# Significant Figures Factor Name Symbol Factor Name Symbol 10 -1 decimeter dm 10 1 decameter dam 10 -2 centimeter cm 10 2 hectometer hm 10 -3 millimeter.

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Significant Figures

Factor Name Symbol Factor Name Symbol 10 -1 decimeter dm 10 1 decameter dam 10 -2 centimeter cm 10 2 hectometer hm 10 -3 millimeter mm 10 3 kilometer km 10 -6 micrometer  m 10 6 megameter Mm 10 -9 nanometer nm 10 9 gigameter Gm 10 -12 picometer pm 10 12 terameter Tm 10 -15 femtometer fm 10 15 petameter Pm 10 -18 attometer am 10 18 exameter Em 10 -21 zeptometer zm 10 21 zettameter Zm 10 -24 yoctometer ym 10 24 yottameter Ym

Scientific Notation: Powers of Ten Rules for writing numbers in scientific notation: Write all significant figures but only the significant figures. Place the decimal point after the first digit, making the number have a value between 1 and 10. Use the correct power of ten to place the decimal point properly, as indicated below. a) Positive exponents push the decimal point to the right. The number becomes larger. It is multiplied by the power of 10. b) Negative exponents push the decimal point to the left. The number becomes smaller. It is divided by the power of 10. c) 10 o = 1 Examples: 3400 = 3.40 x 103 0.0120 = 1.20 x 10-2 Nice visual display of Powers of Ten (a view from outer space to the inside of an atom) viewed by powers of 10!a view from outer space to the inside of an atom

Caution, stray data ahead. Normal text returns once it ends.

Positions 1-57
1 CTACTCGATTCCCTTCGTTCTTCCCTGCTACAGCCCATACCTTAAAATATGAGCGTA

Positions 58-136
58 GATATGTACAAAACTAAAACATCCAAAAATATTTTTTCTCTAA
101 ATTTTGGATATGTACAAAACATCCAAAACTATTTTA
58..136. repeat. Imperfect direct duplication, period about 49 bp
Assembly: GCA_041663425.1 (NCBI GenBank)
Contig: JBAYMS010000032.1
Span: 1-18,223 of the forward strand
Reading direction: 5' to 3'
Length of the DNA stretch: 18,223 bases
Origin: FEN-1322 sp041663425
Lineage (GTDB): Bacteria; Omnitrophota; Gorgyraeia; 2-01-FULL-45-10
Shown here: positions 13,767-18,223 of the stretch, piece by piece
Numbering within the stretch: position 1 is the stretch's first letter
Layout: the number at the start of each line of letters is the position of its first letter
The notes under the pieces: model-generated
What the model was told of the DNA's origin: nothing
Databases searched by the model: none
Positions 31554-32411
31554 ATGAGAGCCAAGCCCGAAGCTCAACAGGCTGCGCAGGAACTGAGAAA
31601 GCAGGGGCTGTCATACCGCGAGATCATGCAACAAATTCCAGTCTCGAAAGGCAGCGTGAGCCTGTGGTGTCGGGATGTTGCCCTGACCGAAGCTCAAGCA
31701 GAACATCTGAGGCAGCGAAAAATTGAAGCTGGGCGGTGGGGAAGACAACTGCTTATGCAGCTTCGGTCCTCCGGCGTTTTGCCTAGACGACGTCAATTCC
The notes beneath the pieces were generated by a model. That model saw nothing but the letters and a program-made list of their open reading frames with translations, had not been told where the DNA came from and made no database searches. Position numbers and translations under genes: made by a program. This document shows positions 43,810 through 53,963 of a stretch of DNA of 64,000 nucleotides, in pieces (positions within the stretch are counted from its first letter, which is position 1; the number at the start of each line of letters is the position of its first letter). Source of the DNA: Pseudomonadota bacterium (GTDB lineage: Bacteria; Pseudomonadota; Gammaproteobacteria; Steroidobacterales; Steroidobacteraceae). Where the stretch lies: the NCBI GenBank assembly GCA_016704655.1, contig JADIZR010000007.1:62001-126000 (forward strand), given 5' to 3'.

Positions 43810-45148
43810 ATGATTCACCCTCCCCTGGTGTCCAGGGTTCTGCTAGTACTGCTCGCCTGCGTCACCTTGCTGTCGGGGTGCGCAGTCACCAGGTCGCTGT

Accuracy vs. Precision Random errors: reduce precision Good accuracy Good precision Poor accuracy Good precision Poor accuracy Poor precision Systematic errors: reduce accuracy (person)(instrument)

Precision Accuracy  reproducibility  check by repeating measurements  poor precision results from poor technique  correctness  check by using a different method  poor accuracy results from procedural or equipment flaws.

Reporting Measurements Using significant figures Report what is known with certainty Add ONE digit of uncertainty (estimation) Davis, Metcalfe, Williams, Castka, Modern Chemistry, 1999, page 46

Practice Measuring 4.5 cm 4.54 cm 3.0 cm Timberlake, Chemistry 7 th Edition, page 7 cm 0 12345 0 12345 0 12345

Implied Range of Uncertainty 5 64 3 Implied range of uncertainty in a measurement reported as 5 cm. 5 64 3 Implied range of uncertainty in a measurement reported as 5.0 cm. Dorin, Demmin, Gabel, Chemistry The Study of Matter 3rd Edition, page 32 5 64 3 Implied range of uncertainty in a measurement reported as 5.00 cm.

20 10 ? 15 mL ? 15.0 mL1.50 x 10 1 mL

Significant Figures  Indicate precision of a measurement.  Recording Sig Figs  Sig figs in a measurement include the known digits plus a final estimated digit 2.35 cm Courtesy Christy Johannesson www.nisd.net/communicationsarts/pages/chem

Significant Figures  Counting Sig Figs  Count all numbers EXCEPT:  Leading zeros -- 0.0025  Trailing zeros without a decimal point -- 2,500 Courtesy Christy Johannesson www.nisd.net/communicationsarts/pages/chem

4. 0.080 3. 5,280 2. 402 1. 23.50 Significant Figures Counting Sig Fig Examples 1. 23.50 2. 402 3. 5,280 4. 0.080 4 sig figs 3 sig figs 2 sig figs Courtesy Christy Johannesson www.nisd.net/communicationsarts/pages/chem